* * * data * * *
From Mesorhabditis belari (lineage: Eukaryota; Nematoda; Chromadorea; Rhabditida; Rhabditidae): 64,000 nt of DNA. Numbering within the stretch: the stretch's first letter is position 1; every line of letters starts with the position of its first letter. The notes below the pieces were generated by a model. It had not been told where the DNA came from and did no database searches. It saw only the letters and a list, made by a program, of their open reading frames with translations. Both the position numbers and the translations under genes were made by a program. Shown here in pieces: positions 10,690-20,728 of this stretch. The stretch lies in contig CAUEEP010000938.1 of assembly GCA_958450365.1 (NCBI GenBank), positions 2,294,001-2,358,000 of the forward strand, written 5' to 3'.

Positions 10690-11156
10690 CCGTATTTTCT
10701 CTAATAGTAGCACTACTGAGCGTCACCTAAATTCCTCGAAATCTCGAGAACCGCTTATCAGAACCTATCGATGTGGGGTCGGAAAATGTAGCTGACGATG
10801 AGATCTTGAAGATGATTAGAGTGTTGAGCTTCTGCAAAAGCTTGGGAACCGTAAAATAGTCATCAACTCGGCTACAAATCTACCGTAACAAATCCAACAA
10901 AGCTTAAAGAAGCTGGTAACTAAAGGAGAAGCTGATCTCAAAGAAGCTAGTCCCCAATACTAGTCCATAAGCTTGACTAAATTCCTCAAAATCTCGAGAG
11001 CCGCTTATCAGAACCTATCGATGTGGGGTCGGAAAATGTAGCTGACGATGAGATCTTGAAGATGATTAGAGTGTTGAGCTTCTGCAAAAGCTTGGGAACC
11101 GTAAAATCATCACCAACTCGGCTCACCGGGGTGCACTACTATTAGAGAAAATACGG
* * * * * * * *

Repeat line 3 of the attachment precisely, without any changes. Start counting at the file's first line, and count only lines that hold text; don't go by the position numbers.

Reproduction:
10690 CCGTATTTTCT